When I picked up a small bag of blood oranges at the market earlier in the summer, I spent a few days resisting the temptation to just gobble them up and tried to think of what I could make that would do them justice. Salads and salsas are all very nice, but for a change I wanted to make something sweet and preferably something that would show off the colour of the oranges. What better plan, then, than an upside-down cake? Originally I had wanted to make a polenta-based cake but as usual, lack of advance planning meant that on the night that I wanted to bake, there was no polenta to be found in the house – so an almond flour and plain flour it had to be. This cake contains yoghurt (I’ve also seen others with buttermilk or sour cream) which makes for a dense, moist and rich crumb – the perfect foil for the boozy blood orange topping! It keeps for a few days in the fridge in an airtight container, but to get that glistening stickiness on the orange slices you will have to serve it still slightly warm.
If you love blood oranges you might also like these recipes
- My blood orange posset
- My blood orange & fennel salad with pistachios
- Meeta’s blood orange pot au creme
- Kellie’s blood orange winter chopped salad
- Laura’s brown sugar meringues with grilled rhubarb and blood oranges
- David Lebovitz’s blood orange sorbet
- Bintu’s blood orange, olive oil and polenta cake
- FOR THE ORANGE TOPPING:
- 2-3 blood oranges (or other citrus of your choice), sliced very thinly
- 225g caster sugar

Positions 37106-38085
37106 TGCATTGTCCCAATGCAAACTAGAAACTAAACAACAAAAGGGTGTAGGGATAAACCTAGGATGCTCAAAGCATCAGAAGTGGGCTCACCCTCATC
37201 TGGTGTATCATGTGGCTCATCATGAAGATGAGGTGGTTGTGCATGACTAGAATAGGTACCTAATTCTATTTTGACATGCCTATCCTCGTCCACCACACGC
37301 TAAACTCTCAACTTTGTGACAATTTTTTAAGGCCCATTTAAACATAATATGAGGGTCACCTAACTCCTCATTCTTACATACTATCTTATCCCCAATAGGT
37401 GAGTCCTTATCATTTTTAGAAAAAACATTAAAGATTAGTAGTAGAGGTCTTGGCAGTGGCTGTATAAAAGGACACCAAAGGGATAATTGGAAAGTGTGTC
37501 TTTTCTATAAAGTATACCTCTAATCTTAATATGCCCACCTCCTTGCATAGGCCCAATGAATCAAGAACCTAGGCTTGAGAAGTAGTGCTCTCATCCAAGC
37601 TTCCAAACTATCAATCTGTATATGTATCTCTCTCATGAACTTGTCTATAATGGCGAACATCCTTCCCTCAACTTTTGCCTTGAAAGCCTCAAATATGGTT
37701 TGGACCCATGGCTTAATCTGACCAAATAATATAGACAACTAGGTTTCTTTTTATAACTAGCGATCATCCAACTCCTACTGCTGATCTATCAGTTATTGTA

- 60ml orange liqueur (I used Cointreau)
- 60ml water
- FOR THE CAKE
- 200g butter
- 200g caster sugar
- 3 eggs
- 200g almond flour
- 62.5g plain flour
- 2 tsp baking powder
- 125ml Greek yoghurt
- Preheat oven to 160C/320F. Grease a 25cm springform cake tin and then line it with baking paper. Cut a piece big enough to cover the base and sides, then scrunch it up in a ball and flatten it out again to make it more manageable. Cover the base and then fold pleats into the sides to make it fit as well as possible.
- Put the water, Cointreau and sugar in a saucepan over medium heat and stir until all the sugar has dissolved. Increase the heat to medium high and add the blood orange slices. Bring to the boil and simmer for 10-15 minutes until the pith and rind starts to become translucent. Carefully remove the orange slices with tongs or a slotted spoon, then boil the syrup for a few minutes so that it becomes thickens slightly. Allow the orange slices to cool until you can pick them up with your bare hands.
- Brush a little of the syrup on the the baking paper lining the cake tin to make it sticky, then cover the base and sides of the tin with the orange slices. It's up to you whether you want to overlap them or continue them up the sides of the tin or not - get creative! Reserve the rest of the syrup to brush over cake before serving.
- Use an electric mixer to cream together the butter and sugar until light and fluffy, then add the eggs one at a time. Stir in almond flour, plain flour, baking powder and yogurt and mix until just combined. Spoon the batter into the lined cake tin but be careful not to dislodge the orange slices. Bake for 60 minutes until a skewer inserted into the centre comes out clean.
- Allow the cake to cool in the tin for about 10 minutes. Cover the springform tin with an upturned serving plate, get a firm grip on the tin and the plate and quickly invert the cake onto the plate. Peel off any parchment paper, then brush the top and sides of the cake with the reserved glaze. Serve with a dollop of Greek yoghurt.